Having the right talent on hand to build and test these components is arguably one of the biggest cybersecurity challenges we face. A report published at the end of last year found that cybersecurity is the most sought-after tech skill in the UK, with nearly half (43%) of the 823 surveyed business leaders admitting they had a shortage in this area and 4 in 10 UK expressing difficulties with retaining talent in these roles. The fourth pillar, Developing Cybersecurity Skills, Knowledge and Culture, is both a necessary and critical inclusion within the strategy.
The fact of the matter is that we simply do not have enough talent in the security business at the moment. We’ve had a large number of senior people in the industry seize the opportunity to retire during the pandemic, while others have moved on to academia to try to train the next generation. There is a severe lack of new talent coming in to replace those experts who are moving out, and those still working in the industry who have the required skills and expertise are in high demand and slightly overworked. The inclusion of a pillar focused solely on talent and culture was an essential move.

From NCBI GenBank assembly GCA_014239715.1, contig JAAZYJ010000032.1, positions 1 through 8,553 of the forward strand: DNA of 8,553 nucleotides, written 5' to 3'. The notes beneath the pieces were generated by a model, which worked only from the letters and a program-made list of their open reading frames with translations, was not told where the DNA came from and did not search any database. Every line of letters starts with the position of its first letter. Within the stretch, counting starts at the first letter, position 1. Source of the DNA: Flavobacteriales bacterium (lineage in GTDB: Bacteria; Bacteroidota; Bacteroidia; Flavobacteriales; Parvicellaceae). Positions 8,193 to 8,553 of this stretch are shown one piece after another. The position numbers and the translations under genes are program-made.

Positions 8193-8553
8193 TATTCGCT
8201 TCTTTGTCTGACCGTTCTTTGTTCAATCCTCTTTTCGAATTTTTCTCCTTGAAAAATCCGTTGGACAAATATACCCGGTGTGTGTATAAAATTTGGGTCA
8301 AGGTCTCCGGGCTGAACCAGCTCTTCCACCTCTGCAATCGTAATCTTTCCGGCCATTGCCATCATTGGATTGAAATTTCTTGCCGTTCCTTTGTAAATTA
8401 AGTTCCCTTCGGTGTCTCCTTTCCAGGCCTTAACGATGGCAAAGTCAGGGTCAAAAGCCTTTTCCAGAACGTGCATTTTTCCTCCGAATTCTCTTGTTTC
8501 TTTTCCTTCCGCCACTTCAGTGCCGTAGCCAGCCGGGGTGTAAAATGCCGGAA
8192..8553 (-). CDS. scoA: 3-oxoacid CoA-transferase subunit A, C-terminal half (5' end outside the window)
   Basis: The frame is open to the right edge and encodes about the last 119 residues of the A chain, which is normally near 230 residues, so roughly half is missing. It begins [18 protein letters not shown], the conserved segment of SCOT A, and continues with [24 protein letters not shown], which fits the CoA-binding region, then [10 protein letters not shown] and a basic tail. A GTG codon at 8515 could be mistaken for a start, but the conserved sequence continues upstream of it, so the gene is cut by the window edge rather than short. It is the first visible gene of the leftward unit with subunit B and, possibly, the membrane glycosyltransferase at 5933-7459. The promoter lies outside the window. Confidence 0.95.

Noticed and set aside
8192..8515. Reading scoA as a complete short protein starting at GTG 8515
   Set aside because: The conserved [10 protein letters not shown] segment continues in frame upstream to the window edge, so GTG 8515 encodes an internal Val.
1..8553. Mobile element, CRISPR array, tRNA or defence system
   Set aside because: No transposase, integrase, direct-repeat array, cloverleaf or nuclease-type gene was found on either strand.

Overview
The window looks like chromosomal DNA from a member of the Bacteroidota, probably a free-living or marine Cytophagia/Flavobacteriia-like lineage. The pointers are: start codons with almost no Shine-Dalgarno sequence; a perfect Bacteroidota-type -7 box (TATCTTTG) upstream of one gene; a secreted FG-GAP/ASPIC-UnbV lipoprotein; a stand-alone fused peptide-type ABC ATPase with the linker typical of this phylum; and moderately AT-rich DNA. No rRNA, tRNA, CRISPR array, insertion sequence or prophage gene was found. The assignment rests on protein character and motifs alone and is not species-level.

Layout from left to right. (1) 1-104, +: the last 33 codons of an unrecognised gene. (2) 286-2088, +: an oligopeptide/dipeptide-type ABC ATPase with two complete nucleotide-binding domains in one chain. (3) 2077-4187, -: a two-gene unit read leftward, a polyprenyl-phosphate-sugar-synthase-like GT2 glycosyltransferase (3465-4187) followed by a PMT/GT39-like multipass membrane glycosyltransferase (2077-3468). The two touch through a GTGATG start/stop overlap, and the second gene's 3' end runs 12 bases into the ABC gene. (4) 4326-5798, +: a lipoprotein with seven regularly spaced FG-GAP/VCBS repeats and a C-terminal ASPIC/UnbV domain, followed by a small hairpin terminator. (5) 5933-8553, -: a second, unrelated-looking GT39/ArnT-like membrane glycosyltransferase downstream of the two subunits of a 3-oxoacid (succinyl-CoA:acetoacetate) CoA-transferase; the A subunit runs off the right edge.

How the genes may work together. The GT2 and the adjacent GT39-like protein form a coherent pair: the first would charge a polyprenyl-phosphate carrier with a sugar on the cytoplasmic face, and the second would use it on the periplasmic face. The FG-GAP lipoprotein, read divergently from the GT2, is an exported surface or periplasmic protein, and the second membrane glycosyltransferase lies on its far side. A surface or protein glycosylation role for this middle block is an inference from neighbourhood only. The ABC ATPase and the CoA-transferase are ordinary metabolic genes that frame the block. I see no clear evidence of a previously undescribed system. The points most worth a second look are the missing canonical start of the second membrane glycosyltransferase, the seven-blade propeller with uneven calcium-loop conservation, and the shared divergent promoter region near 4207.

The strategy is of course primarily focused on improving the cybersecurity profession as it relates to the government’s various organisations and departments, but the strategy does promise to benefit the private sector as well. Most notable are its pledges to diversity and its emphasis on supporting regional tech hubs. Boasting the highest number of tech unicorns in Europe, London has quickly cemented itself as a global tech hub. But to limit all of Britain’s prowess to its capital discredits all the amazing talent to be found nationwide. It is nice to see the government acknowledge this and focus their efforts further afield.